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(May 23, 2013) It was reported on May 20, 2013, that Sebastian Ndeitunga, Namibia's Police Inspector General, said that the country is "too armed"; that the process for obtaining arms is too lax; and that the country should quickly move to tighten the governing law, the Arms and Ammunition Act of 1996. (Shinovene Immanuel, Top Cop Admits Nation Is Too Armed, THE NAMIBIAN (May 20, 2013).) He highlighted the fact that there are no rules banning the carrying of firearms and other weapons, such as knives, in public as particularly problematic. (
The current regulatory regime imposes a host of requirements for obtaining a firearms license. With the exception of certain limited instances, it prohibits possession of a firearm without a license. (Arms and Ammunition Act 7 of 1996, § 2, GOVERNMENT GAZETTE OF THE
Before a firearms license can be issued, the applicant is required to have a strongroom or other mechanism for the safekeeping of the firearm. (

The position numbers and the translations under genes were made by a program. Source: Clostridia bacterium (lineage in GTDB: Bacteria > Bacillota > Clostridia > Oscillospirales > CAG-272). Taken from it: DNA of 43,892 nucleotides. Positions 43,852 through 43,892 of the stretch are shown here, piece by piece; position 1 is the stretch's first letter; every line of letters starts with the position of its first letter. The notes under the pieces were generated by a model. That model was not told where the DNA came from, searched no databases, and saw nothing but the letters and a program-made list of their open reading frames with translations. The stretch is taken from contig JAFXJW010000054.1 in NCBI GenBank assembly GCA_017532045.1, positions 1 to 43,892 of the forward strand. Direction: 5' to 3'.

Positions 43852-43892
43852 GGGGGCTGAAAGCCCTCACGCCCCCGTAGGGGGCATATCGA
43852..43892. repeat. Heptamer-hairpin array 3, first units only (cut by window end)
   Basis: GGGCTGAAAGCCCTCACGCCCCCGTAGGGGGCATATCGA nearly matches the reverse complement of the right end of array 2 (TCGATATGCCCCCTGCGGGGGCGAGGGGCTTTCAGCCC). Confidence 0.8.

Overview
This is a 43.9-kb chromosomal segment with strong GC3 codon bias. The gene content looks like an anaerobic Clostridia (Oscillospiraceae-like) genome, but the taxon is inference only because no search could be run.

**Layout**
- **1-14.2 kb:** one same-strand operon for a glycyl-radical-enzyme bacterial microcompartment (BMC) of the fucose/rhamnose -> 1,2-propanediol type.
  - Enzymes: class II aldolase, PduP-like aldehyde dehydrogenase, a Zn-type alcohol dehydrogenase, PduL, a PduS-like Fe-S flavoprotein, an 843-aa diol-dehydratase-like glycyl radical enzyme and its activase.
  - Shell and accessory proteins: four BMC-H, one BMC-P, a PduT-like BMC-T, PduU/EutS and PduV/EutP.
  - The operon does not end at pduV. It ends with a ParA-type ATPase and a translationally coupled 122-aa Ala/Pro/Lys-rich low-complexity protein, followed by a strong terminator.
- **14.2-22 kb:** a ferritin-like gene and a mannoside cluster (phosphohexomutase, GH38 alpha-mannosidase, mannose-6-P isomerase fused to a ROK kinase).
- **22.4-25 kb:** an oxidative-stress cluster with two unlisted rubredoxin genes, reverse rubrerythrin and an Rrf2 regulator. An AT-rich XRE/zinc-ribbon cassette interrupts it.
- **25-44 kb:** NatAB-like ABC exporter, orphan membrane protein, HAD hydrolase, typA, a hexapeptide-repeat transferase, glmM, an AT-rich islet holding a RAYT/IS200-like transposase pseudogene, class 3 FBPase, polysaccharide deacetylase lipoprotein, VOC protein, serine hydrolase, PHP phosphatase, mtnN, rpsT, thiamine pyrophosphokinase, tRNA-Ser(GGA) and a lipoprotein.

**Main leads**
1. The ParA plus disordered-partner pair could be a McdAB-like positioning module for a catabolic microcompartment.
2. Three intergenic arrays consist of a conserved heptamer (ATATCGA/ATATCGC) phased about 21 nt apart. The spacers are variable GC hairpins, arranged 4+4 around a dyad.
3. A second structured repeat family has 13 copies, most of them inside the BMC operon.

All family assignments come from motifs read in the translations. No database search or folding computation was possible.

The regulatory regime does not appear to require an applicant for a license to undergo a competency assessment of any kind, including for the purpose of ensuring that the applicant has had sufficient training to handle firearms or that he is mentally fit.
The law allows for a person to obtain a license for up to four arms at a time and permits an unlicensed person to borrow a firearm from a licensed person to whom he/she is not related for up to 21 days without permission from the authorities. (
Namibia, a country of about 2.2 million people, has issued 148,000 firearms licenses since 1998. (Shinovene Immanuel, Gun Toting Namibia, THE NAMIBIAN (May 17, 2013).) In 2011, the country granted 7,100 applications for firearms licenses and rejected only 69. In 2012, 7,600 applications were approved and 109 applications rejected. (
|Author:||Hanibal Goitom More by this author|
|Topic:||Firearms and explosives More on this topic|
|Police power More on this topic|
|Jurisdiction:||Namibia More about this jurisdiction|
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Last updated: 05/23/2013